For Educators

Ed 1

Flint Hills National Wildlife Refuge offers a unique outdoor classroom experience.

Flint Hills National Wildlife Refuge has more than 18,000 acres to explore and in which to learn.  Over 40 miles of roads can be driven either within or alongside the Refuge boundaries, and several walking trails, observation platforms, and parking lots allow access to many of Flint Hill's highlights.  Flint Hills NW has the staff, facilities, experience, and other means to offer you and your school, civic group, and other organizations educational opportunities.

Visitor Center 

Located at Flint Hills headquarters the Visitor Center's interpretive displays offer an opportunity for groups to learn about a variety of Flint Hills management, wildlife, and history.  Restrooms and drinking water are available, as well as a conference room.

 Visitor Center 

Auto Tour Loop 

Flint Hills NWR has an auto tour loop for your enjoyment or on days when weather does not  cooperate with outdoor activities.  There are informational signs located throughout the loop and wetlands full of wildlife for observation. The tour loop is located in the Indian Hill Section of the refuge.  From the visitor center you will travel back out to West Maple Ave and make a left turn.  You will go two-eighths a mile and make a right turn on the black top (RD Y5) heading south out of town.  You will then turn left on 18th lane and following that until you see Refuge signs and a parking lot starting the tour loop.   The tour loop is subject to closure, check with Refuge office for current status.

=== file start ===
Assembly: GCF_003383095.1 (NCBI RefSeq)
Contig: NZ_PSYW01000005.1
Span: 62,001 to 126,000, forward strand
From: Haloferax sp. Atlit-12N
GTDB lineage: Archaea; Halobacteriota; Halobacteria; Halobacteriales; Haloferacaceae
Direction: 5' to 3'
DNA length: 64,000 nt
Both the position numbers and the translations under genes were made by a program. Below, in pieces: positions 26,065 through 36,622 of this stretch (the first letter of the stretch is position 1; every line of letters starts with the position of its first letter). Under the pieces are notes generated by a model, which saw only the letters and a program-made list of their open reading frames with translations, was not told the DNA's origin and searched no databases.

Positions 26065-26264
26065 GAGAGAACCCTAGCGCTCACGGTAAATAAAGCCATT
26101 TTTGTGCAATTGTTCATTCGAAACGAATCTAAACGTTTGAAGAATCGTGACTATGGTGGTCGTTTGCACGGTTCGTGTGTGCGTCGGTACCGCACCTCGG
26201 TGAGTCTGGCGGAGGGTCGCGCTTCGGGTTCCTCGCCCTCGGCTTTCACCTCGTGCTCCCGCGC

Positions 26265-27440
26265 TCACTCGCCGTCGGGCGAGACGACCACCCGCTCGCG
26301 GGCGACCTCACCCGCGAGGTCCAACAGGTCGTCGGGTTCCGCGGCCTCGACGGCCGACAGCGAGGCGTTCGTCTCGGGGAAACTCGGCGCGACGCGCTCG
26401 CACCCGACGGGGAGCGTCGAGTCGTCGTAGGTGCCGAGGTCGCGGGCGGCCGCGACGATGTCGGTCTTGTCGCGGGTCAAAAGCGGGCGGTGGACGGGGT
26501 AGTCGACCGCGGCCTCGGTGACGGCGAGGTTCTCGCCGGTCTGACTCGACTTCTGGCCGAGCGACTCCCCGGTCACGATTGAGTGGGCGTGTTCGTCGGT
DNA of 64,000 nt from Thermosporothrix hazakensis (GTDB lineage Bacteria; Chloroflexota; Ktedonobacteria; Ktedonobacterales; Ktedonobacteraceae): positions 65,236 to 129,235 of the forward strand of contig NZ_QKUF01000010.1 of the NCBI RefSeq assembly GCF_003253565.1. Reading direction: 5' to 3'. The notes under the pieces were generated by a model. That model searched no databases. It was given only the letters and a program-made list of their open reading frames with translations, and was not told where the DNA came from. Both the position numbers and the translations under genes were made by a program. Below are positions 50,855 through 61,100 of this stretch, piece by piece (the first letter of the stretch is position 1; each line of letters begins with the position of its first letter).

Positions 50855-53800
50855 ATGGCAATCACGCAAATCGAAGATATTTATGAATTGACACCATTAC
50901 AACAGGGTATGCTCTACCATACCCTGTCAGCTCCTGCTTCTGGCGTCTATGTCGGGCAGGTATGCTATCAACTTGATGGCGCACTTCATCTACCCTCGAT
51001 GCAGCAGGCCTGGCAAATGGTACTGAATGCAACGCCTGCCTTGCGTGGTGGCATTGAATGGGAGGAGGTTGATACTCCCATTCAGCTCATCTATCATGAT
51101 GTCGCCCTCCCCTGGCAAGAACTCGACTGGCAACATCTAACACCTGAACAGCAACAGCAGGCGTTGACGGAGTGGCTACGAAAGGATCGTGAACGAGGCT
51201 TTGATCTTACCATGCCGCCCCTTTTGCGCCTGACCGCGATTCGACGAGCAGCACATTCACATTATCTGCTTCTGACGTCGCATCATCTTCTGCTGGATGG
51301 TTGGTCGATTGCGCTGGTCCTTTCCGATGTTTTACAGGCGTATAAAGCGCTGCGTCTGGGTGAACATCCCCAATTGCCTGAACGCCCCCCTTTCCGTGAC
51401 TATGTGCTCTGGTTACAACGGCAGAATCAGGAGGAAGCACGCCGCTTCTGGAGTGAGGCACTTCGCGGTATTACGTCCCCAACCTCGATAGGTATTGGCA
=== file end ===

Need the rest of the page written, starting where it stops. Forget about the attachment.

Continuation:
Auto The tour loop was constructed in 2012

Nature Trails 


Townsite Trail 

The 0.8-mile Townsite Trail meanders through a wooded area along the Neosho River just north of Hartford.  In fact, the area was once part of the town of Hartford, but it was cut off from the rest of the town when the reservoir was built.  Today nature has reclaimed the area. 


Burgess Trail 

The Burgess trail is 0.16-mile concrete trail and has a wildlife observation boardwalk.  The trail allows visitors an elevated access into the marsh.  Visitors may see wading birds, waterfowl, and shorebirds in the wetland areas.  Along the shaded path leading to the board walk, visitors may see songbirds and woodpeckers.  The trail is handicap accessible.  

 Burgess 1Observation deck 

Dove Roost Trail 

The 0.7-mile Dove Roost Trail circles Dove Roost Pond, passing through native tallgrass prairie and heavily wooded habitats.  An observation tower near the parking area provides an excellent view of migratory waterfowl resting on John Redmond Reservoir.  Eagle Point, a rocky outcropping, provided a good observation area for eagle watchers in the winter. 


Our goal at Flint Hills National Wildlife Refuge is to make the most out of any visit by a school or other groups.  

Mission and Goals 

Our educational programs are designed to accomplish the following, in order of priority:


1.  To ensure each group's visit to Flint Hills is much more than a simple field trip.

2.  To instill an appreciation and understanding of nature, both in an indoor and outdoor setting.

3.  To emphasize hands-on learning as much as is reasonably possible.


Contact the Refuge Office at 620-392-5553 to assist you.